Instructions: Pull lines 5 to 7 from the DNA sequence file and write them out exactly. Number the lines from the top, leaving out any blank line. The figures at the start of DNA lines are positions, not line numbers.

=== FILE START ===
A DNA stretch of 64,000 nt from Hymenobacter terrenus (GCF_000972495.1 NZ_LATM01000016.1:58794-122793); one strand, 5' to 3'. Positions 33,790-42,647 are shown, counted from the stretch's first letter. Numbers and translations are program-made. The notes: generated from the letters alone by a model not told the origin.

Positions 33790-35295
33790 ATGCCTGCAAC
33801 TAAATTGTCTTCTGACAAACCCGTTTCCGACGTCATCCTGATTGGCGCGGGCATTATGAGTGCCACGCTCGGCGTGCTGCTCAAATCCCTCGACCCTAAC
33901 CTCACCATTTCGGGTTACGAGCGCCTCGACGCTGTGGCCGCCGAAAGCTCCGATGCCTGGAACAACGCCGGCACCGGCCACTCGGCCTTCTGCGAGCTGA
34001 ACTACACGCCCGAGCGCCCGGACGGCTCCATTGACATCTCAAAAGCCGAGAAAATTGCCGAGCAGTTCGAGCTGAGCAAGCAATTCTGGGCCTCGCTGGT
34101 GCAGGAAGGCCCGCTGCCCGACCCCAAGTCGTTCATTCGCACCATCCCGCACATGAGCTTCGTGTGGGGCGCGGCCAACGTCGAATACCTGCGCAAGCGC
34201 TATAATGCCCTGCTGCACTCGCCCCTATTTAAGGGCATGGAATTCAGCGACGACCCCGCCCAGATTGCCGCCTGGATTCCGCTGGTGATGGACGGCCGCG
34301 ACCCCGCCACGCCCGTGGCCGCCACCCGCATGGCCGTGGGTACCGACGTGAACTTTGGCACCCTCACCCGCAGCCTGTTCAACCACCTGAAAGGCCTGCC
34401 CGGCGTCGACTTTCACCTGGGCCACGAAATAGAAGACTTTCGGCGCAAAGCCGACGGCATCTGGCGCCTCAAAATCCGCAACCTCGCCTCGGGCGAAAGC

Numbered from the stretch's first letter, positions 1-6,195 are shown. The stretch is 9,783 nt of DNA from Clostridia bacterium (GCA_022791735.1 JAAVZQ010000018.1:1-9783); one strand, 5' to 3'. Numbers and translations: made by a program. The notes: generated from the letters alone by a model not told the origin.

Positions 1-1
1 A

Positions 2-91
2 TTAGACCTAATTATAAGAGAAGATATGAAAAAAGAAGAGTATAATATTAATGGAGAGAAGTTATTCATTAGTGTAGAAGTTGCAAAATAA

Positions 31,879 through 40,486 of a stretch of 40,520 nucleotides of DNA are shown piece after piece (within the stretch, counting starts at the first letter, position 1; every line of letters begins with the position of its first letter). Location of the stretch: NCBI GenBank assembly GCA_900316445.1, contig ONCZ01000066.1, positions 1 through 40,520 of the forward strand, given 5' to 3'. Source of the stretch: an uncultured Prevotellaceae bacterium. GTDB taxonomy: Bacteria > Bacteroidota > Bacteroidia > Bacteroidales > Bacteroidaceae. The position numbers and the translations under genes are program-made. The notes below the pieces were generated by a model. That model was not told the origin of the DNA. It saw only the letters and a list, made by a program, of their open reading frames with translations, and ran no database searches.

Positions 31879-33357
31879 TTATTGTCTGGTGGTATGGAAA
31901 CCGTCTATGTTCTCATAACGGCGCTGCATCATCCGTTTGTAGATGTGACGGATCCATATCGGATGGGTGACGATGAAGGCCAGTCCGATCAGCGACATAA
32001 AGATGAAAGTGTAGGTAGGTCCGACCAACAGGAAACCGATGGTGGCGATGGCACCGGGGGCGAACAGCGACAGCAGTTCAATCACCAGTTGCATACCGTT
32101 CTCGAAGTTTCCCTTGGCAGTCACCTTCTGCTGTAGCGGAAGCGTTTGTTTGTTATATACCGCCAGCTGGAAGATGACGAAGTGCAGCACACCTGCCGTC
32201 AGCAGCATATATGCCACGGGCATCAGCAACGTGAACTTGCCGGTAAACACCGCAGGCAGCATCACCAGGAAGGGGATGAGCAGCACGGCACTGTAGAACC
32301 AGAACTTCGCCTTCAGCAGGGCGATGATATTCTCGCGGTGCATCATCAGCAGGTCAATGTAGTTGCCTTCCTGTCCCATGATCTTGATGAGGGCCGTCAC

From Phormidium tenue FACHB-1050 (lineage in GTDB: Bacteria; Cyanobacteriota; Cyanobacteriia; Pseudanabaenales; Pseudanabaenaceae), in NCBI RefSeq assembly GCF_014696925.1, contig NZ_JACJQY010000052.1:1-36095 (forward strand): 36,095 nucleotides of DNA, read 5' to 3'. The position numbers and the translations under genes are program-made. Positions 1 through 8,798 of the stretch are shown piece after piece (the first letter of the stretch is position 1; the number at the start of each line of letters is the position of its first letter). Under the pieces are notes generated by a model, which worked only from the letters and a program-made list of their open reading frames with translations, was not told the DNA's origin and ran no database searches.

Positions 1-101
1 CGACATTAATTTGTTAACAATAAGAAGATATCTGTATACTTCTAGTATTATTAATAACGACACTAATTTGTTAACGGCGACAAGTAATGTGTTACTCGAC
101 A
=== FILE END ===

33901 CTCACCATTTCGGGTTACGAGCGCCTCGACGCTGTGGCCGCCGAAAGCTCCGATGCCTGGAACAACGCCGGCACCGGCCACTCGGCCTTCTGCGAGCTGA
34001 ACTACACGCCCGAGCGCCCGGACGGCTCCATTGACATCTCAAAAGCCGAGAAAATTGCCGAGCAGTTCGAGCTGAGCAAGCAATTCTGGGCCTCGCTGGT
34101 GCAGGAAGGCCCGCTGCCCGACCCCAAGTCGTTCATTCGCACCATCCCGCACATGAGCTTCGTGTGGGGCGCGGCCAACGTCGAATACCTGCGCAAGCGC